A new law which gives the authorities wide-ranging powers against criminal syndicates was introduced in Parliament yesterday.
Mr S. Iswaran, Second Minister for Home Affairs, said in Parliament that the Organised Crime Bill would help detect, investigate, prevent and disrupt organised crime activities, and deprive criminals involved in such activities of the benefits of their crimes.
The Ministry of Home Affairs (MHA) said in a statement yesterday that activities of organised crime groups - which can include drug trafficking, money laundering and unlicensed moneylending - posed a serious security threat.
"These activities are often trans- national in nature, with criminal groups operating across several countries and, oftentimes, with the leaders operating from outside Singapore," the ministry said.
It added that the Bill was a pre-emptive move to prevent organised crime groups from taking root in Singapore.
The Bill defines an organised crime group as three or more people involved in serious crimes for the purpose of material or financial benefit. It would give law enforcement agencies more investigative powers and beef up punishment for serious crimes, such as drug trafficking and corruption, if committed as part of an organised crime group.
The Bill also introduces a civil confiscation regime, which allows the courts to confiscate benefits from organised criminal activities without a conviction. The courts can do so if the public prosecutor can prove on a "balance of probabilities" that an individual has committed the crimes. This means that if it can be proved that the crime was probable, the courts can confiscate the benefits. Such a move requires a lower burden of proof than a criminal conviction, which requires guilt to be proven beyond reasonable doubt. This confiscation regime is similar to the one already in place for serious offences such as drug trafficking and corruption.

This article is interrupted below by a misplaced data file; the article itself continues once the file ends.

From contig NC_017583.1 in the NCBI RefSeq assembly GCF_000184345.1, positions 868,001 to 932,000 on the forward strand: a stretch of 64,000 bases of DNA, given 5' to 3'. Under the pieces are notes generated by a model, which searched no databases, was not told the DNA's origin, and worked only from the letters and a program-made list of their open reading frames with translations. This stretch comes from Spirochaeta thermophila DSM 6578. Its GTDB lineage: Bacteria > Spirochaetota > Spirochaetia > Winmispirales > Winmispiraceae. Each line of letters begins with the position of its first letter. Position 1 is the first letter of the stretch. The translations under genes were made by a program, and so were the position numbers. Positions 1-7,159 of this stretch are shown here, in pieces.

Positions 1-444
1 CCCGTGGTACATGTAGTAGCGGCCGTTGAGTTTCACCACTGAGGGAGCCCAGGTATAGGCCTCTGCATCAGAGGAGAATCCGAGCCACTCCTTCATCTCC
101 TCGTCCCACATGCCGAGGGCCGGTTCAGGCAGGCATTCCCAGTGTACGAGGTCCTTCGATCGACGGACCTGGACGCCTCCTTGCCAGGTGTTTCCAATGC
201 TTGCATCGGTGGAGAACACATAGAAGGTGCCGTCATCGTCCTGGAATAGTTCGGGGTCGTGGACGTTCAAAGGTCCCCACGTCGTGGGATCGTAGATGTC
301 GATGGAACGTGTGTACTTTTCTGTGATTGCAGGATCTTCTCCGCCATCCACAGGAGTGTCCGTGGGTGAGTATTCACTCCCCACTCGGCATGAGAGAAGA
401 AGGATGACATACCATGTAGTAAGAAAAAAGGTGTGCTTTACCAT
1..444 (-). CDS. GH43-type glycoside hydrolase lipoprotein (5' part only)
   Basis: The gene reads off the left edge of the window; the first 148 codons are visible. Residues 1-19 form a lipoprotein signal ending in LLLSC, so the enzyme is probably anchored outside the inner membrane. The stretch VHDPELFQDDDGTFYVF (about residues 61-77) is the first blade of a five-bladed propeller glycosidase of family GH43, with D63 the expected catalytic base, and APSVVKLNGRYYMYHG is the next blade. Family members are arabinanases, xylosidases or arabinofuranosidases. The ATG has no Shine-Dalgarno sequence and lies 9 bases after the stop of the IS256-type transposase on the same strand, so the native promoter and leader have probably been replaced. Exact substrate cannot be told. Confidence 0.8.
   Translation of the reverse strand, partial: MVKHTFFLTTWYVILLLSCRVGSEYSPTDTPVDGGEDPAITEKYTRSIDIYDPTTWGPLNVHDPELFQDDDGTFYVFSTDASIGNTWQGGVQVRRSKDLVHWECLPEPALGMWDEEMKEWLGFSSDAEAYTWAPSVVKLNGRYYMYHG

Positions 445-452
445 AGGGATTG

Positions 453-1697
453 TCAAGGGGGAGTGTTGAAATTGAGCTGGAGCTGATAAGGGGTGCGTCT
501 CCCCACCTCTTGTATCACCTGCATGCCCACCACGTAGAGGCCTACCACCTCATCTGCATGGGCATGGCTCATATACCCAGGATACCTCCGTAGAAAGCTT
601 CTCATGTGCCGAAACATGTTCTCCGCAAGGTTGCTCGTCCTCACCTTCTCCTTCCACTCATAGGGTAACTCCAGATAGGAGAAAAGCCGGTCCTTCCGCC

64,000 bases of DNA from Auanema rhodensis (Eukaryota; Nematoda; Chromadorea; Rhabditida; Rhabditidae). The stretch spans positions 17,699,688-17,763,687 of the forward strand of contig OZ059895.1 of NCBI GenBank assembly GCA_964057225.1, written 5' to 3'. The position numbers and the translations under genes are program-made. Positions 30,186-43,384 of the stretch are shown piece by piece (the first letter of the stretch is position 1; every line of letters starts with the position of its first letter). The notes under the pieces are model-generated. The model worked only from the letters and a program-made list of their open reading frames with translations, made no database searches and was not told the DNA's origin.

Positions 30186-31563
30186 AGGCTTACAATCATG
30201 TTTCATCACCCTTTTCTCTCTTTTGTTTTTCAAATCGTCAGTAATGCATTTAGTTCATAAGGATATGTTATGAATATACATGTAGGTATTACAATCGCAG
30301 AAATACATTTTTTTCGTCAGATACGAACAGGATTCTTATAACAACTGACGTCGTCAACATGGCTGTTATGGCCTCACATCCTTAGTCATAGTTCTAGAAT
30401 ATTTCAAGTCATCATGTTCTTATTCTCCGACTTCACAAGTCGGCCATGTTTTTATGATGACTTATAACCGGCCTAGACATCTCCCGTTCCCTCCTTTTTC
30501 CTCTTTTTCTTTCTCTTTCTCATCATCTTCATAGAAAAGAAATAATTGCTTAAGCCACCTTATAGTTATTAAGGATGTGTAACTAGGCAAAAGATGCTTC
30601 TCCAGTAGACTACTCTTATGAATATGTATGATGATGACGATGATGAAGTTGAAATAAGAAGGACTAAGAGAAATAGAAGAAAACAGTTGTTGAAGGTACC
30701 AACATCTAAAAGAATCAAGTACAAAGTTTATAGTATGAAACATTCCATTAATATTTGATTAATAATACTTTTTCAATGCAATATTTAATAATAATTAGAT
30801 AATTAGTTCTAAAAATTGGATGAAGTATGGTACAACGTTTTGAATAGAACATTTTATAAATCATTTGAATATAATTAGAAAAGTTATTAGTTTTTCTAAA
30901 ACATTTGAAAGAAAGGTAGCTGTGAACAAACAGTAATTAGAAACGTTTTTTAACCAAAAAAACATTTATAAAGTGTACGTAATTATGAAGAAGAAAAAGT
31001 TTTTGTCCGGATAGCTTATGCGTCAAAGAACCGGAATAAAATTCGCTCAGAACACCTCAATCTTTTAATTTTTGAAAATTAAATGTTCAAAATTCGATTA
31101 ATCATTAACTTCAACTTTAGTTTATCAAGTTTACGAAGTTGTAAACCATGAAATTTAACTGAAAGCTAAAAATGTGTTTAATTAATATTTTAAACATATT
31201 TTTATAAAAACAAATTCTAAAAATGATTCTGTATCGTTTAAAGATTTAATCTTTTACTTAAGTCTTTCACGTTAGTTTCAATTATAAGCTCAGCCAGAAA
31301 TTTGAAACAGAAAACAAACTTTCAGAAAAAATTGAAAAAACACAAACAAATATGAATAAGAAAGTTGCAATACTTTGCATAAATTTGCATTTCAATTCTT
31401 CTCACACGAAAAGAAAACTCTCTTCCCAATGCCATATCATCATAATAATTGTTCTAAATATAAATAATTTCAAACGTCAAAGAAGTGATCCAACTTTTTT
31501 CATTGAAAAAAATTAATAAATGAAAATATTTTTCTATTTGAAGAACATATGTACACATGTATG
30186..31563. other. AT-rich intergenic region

The Bill would also give the courts powers to issue preventive orders that would place prohibitions or restrictions on the activities of individuals or organisations involved in organised crime.
In developing the Bill, the ministry said it studied the laws and practices of other jurisdictions, such as Britain, Hong Kong, Canada, Australia and New Zealand, and the United Nations Convention on Transnational Organised Crime.
It added that consultations were also held with the judiciary and legal fraternity on its key features.
The idea for such a Bill was mooted in 2012, at the national Budget debate. Deputy Prime Minister Teo Chee Hean said then: "We want to send the strongest possible signal that we will not allow organised crime to take root in Singapore."
Yesterday, Mr Alvin Yeo (Chua Chu Kang GRC), who sits on the Government Parliamentary Committee for Home Affairs and Law, called the Bill a welcome move, and lauded the fact that it recognised the transnational nature of modern crime. "One of the most effective measures of fighting these criminal activities is the confiscation of benefits from these organisations. It will hit them where it hurts."